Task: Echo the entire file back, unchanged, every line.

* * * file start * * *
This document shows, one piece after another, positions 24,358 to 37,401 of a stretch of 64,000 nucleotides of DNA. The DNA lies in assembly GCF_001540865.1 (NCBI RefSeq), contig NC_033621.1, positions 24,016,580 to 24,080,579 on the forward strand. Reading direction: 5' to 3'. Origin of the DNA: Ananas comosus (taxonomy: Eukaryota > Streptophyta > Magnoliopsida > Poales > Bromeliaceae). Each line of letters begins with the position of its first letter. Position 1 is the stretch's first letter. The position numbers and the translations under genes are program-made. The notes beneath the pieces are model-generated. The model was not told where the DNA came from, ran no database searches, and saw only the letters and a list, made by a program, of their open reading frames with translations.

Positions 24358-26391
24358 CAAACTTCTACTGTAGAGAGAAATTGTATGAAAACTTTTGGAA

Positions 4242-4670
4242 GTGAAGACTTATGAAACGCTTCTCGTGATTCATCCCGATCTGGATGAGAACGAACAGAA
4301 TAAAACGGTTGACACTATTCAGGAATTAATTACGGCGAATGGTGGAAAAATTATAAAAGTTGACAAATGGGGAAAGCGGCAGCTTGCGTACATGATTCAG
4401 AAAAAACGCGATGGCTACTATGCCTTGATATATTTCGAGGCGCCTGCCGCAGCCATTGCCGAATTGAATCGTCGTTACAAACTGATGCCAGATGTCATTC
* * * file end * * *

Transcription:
This document shows, one piece after another, positions 24,358 to 37,401 of a stretch of 64,000 nucleotides of DNA. The DNA lies in assembly GCF_001540865.1 (NCBI RefSeq), contig NC_033621.1, positions 24,016,580 to 24,080,579 on the forward strand. Reading direction: 5' to 3'. Origin of the DNA: Ananas comosus (taxonomy: Eukaryota > Streptophyta > Magnoliopsida > Poales > Bromeliaceae). Each line of letters begins with the position of its first letter. Position 1 is the stretch's first letter. The position numbers and the translations under genes are program-made. The notes beneath the pieces are model-generated. The model was not told where the DNA came from, ran no database searches, and saw only the letters and a list, made by a program, of their open reading frames with translations.

Positions 24358-26391
24358 CAAACTTCTACTGTAGAGAGAAATTGTATGAAAACTTTTGGAA

Positions 4242-4670
4242 GTGAAGACTTATGAAACGCTTCTCGTGATTCATCCCGATCTGGATGAGAACGAACAGAA
4301 TAAAACGGTTGACACTATTCAGGAATTAATTACGGCGAATGGTGGAAAAATTATAAAAGTTGACAAATGGGGAAAGCGGCAGCTTGCGTACATGATTCAG
4401 AAAAAACGCGATGGCTACTATGCCTTGATATATTTCGAGGCGCCTGCCGCAGCCATTGCCGAATTGAATCGTCGTTACAAACTGATGCCAGATGTCATTC